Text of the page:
Faith Amid Doubt

We mortals typically act in faith despite our doubt, not because we have no doubt. If we doubted less, perhaps we would need less faith.

The man that feareth, Lord, to doubt,

In that fear doubteth thee.

George MacDonald, The Disciple, 1867

Perfect love casteth out fear,” John wrote (1 John 4:18; see also Moroni 8:16). Perhaps we might also say, “Perfect faith casteth out doubt.”

I accept the truth of John’s statement about perfect love. I think my made-up version about perfect faith is probably true as well. But to date I have found neither perfect love nor perfect faith in myself. Maybe there have been a few exceptional moments of fleeting near-perfection scattered through the decades of my life, but I wouldn’t bet money on it. Yet I have some faith, and I do love — amid my doubts and fears.

You and I live our lives in imperfect love and imperfect faith. We hope both virtues are maturing in us, but perfection is a distant goal, and our progress depends utterly on abundant grace from a Source outside ourselves.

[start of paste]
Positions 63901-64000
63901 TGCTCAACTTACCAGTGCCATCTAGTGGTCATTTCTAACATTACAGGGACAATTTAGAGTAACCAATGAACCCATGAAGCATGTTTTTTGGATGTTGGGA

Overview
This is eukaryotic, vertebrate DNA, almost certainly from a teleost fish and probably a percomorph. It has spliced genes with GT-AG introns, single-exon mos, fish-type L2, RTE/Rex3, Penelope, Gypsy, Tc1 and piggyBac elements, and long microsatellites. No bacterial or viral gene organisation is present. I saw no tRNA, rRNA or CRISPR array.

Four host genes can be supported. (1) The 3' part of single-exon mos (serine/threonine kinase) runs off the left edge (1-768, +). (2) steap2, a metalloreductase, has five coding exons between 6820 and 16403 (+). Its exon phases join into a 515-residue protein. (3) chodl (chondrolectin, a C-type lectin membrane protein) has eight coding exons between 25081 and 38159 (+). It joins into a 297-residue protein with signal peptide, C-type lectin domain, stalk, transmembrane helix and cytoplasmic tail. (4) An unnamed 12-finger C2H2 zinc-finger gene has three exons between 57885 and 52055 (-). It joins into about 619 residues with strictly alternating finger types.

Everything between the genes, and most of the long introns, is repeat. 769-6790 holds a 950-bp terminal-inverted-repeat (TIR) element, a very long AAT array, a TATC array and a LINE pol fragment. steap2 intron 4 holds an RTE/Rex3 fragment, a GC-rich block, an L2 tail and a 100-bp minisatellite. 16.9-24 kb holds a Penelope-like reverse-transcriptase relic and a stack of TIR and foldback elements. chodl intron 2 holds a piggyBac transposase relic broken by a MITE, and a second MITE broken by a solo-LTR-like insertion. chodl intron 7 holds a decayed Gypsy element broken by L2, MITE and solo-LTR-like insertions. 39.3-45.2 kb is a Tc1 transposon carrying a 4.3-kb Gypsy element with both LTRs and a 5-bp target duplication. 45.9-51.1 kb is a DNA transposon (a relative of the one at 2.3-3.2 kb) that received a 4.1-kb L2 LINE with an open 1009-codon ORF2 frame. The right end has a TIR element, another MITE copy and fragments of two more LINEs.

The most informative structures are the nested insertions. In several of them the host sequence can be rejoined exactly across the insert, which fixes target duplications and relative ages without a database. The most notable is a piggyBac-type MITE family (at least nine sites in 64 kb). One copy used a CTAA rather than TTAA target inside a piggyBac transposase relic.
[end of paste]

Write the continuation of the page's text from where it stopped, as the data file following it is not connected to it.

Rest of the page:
Meanwhile, remember that “grain of mustard seed”? (See Matthew 17:20.) Our faith doesn’t have to be perfect to be real. A small amount, amid our doubts, can be enough for today.

A Brief Personal Declaration

My aim at Bendable Light, when I write about faith and religion, is not to proselyte. It is to explore and explain — and sometimes that may mean to defend.

My convictions are real, and they inform much of what is and will be written here. However, they do not stop me from probing my own faith for meaning, connections, and implications. Rather the opposite. If I recognize something as truth, I am far more motivated to explore it, understand it, and test its applications and limitations.

Some people act differently in these matters, I know. When they embrace a truth, they prefer to protect it from scrutiny, at least in their own minds. But I think truth is more robust than that.

You may choose belief, doubt, skepticism, or diametrically opposite convictions from mine. Still we may find some value in our discussions, despite — perhaps even because of — our differences.